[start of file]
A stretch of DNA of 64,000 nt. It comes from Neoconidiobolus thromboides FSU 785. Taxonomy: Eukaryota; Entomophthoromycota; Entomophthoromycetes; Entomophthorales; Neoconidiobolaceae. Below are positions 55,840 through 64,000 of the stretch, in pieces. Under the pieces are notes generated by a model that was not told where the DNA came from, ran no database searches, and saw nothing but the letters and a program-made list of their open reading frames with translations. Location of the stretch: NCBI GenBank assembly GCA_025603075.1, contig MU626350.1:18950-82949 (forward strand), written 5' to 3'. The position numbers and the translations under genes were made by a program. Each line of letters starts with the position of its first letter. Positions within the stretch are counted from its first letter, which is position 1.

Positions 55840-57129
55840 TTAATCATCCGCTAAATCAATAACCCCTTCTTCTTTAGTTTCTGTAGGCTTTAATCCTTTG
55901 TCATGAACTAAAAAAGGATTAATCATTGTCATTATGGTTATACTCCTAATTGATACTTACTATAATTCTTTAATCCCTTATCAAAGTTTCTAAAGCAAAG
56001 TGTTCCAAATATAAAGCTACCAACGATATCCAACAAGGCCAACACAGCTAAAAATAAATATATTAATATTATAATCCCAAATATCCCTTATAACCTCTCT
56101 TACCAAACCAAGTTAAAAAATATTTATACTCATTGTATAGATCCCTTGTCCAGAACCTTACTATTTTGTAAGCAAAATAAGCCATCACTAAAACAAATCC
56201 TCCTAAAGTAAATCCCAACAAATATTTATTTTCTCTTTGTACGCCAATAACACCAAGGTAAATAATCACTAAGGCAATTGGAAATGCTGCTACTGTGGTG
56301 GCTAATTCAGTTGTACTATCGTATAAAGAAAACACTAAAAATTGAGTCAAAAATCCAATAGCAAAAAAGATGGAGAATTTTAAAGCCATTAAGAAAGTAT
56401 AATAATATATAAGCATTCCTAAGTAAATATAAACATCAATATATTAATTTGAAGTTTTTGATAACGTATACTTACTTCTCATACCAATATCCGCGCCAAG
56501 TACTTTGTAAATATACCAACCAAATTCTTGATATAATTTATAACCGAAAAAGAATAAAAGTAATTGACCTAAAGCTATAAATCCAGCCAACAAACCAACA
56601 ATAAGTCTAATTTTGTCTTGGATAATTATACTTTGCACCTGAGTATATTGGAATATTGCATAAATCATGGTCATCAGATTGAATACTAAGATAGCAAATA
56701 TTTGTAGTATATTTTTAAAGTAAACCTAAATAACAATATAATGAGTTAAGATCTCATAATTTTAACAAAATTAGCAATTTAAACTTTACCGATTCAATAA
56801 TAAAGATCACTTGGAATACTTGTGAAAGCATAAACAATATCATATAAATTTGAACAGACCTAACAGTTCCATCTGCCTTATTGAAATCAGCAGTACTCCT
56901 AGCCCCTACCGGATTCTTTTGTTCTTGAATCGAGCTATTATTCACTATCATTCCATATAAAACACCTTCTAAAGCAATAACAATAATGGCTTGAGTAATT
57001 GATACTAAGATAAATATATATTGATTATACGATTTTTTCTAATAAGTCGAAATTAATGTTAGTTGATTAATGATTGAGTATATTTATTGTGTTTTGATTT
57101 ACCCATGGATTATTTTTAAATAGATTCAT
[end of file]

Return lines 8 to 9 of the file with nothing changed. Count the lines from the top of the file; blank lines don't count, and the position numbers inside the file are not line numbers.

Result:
56301 GCTAATTCAGTTGTACTATCGTATAAAGAAAACACTAAAAATTGAGTCAAAAATCCAATAGCAAAAAAGATGGAGAATTTTAAAGCCATTAAGAAAGTAT
56401 AATAATATATAAGCATTCCTAAGTAAATATAAACATCAATATATTAATTTGAAGTTTTTGATAACGTATACTTACTTCTCATACCAATATCCGCGCCAAG